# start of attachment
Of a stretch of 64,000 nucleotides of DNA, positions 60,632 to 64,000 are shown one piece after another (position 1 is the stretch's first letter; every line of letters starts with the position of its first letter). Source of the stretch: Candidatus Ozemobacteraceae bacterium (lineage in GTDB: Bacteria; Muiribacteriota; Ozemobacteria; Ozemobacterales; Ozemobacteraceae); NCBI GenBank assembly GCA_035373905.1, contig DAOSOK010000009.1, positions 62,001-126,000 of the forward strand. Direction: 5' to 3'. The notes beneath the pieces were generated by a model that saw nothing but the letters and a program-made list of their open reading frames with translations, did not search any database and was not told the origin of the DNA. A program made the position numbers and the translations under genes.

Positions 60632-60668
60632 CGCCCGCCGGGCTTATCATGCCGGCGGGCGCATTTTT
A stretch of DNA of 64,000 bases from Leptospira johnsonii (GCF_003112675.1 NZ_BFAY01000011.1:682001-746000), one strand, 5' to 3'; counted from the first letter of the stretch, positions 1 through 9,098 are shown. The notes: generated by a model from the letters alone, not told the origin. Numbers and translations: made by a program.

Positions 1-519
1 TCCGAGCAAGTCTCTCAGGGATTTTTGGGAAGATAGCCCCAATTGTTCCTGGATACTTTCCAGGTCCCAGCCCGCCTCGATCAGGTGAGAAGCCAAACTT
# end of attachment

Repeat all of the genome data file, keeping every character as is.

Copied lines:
Of a stretch of 64,000 nucleotides of DNA, positions 60,632 to 64,000 are shown one piece after another (position 1 is the stretch's first letter; every line of letters starts with the position of its first letter). Source of the stretch: Candidatus Ozemobacteraceae bacterium (lineage in GTDB: Bacteria; Muiribacteriota; Ozemobacteria; Ozemobacterales; Ozemobacteraceae); NCBI GenBank assembly GCA_035373905.1, contig DAOSOK010000009.1, positions 62,001-126,000 of the forward strand. Direction: 5' to 3'. The notes beneath the pieces were generated by a model that saw nothing but the letters and a program-made list of their open reading frames with translations, did not search any database and was not told the origin of the DNA. A program made the position numbers and the translations under genes.

Positions 60632-60668
60632 CGCCCGCCGGGCTTATCATGCCGGCGGGCGCATTTTT
A stretch of DNA of 64,000 bases from Leptospira johnsonii (GCF_003112675.1 NZ_BFAY01000011.1:682001-746000), one strand, 5' to 3'; counted from the first letter of the stretch, positions 1 through 9,098 are shown. The notes: generated by a model from the letters alone, not told the origin. Numbers and translations: made by a program.

Positions 1-519
1 TCCGAGCAAGTCTCTCAGGGATTTTTGGGAAGATAGCCCCAATTGTTCCTGGATACTTTCCAGGTCCCAGCCCGCCTCGATCAGGTGAGAAGCCAAACTT